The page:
Since Vulkan is a platform agnostic API, it can not interface directly with the window system on its own. To establish the connection between Vulkan and the window system to present results to the screen, we need to use the WSI (Window System Integration) extensions. In this chapter we'll discuss the first one, which is VK_KHR_surface. It exposes a VkSurfaceKHR object that represents an abstract type of surface to present rendered images to. The surface in our program will be backed by the window that we've already opened with GLFW.

The VK_KHR_surface extension is an instance level extension and we've actually already enabled it, because it's included in the list returned by glfwGetRequiredInstanceExtensions. The list also includes some other WSI extensions that we'll use in the next couple of chapters.

The window surface needs to be created right after the instance creation, because it can actually influence the physical device selection. The reason we postponed this is because window surfaces are part of the larger topic of render targets and presentation for which the explanation would have cluttered the basic setup. It should also be noted that window surfaces are an entirely optional component in Vulkan, if you just need off-screen rendering. Vulkan allows you to do that without hacks like creating an invisible window (necessary for OpenGL).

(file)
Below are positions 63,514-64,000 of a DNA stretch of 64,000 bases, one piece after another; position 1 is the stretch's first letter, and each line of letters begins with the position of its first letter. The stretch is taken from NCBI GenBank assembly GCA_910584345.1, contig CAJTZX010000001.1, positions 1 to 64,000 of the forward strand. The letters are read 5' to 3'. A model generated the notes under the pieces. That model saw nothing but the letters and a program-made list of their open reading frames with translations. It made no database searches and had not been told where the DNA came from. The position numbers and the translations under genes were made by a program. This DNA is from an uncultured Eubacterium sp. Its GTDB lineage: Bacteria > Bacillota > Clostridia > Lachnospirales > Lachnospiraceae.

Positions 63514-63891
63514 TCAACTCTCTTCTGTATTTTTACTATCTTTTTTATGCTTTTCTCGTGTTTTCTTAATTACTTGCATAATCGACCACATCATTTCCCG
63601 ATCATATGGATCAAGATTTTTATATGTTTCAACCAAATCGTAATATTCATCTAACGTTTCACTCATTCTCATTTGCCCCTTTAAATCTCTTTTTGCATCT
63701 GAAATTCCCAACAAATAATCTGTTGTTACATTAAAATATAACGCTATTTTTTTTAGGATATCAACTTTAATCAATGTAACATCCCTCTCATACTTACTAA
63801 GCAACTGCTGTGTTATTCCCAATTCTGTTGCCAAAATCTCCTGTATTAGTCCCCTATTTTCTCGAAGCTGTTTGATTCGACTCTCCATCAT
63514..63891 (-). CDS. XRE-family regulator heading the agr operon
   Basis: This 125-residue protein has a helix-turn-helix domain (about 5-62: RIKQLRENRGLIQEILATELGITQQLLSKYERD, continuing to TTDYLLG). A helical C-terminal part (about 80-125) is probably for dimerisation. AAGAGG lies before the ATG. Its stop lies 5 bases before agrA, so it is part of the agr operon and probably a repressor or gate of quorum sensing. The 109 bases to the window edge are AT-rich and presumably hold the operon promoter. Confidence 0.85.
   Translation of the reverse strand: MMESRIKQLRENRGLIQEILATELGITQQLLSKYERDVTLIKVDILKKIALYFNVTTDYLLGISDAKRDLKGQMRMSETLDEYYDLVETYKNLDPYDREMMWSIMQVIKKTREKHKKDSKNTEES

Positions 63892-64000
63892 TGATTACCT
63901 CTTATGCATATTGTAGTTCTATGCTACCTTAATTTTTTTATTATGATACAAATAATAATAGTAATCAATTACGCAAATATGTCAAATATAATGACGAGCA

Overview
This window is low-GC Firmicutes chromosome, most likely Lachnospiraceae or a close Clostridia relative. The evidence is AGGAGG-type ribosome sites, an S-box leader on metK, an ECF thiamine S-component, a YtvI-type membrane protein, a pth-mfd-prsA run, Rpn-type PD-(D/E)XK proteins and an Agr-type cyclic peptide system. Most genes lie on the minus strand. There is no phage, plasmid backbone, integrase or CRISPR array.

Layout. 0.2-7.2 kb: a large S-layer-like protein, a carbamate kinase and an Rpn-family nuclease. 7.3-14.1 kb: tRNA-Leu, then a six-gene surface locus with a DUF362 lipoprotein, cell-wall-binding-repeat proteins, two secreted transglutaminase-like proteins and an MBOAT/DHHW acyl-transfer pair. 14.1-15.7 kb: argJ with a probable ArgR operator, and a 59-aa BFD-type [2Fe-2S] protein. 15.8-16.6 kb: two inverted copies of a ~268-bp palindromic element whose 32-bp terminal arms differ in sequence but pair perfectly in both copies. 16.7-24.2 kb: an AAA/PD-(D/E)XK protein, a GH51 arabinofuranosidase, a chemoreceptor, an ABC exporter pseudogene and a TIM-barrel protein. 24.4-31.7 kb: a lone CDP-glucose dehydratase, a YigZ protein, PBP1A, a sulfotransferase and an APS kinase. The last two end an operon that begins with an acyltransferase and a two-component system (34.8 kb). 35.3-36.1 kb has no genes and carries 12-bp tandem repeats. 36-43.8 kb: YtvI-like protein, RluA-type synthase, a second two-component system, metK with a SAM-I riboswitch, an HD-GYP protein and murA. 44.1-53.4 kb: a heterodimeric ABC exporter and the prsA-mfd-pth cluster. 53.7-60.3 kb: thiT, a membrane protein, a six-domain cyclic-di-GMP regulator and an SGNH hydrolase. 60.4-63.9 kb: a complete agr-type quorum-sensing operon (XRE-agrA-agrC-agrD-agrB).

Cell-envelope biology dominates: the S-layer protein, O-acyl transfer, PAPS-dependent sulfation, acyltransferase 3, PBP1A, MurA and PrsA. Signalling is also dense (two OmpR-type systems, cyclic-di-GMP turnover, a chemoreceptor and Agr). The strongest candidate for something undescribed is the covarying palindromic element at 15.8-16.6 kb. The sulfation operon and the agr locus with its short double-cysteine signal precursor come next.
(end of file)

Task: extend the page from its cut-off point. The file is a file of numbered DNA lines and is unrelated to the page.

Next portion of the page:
Window surface creation

Start by adding a surface class member right below the debug callback.

VkSurfaceKHR surface;

Although the VkSurfaceKHR object and its usage is platform agnostic, its creation isn't because it depends on window system details. For example, it needs the HWND and HMODULE handles on Windows. Therefore there is a platform-specific addition to the extension, which on Windows is called VK_KHR_win32_surface and is also automatically included in the list from glfwGetRequiredInstanceExtensions.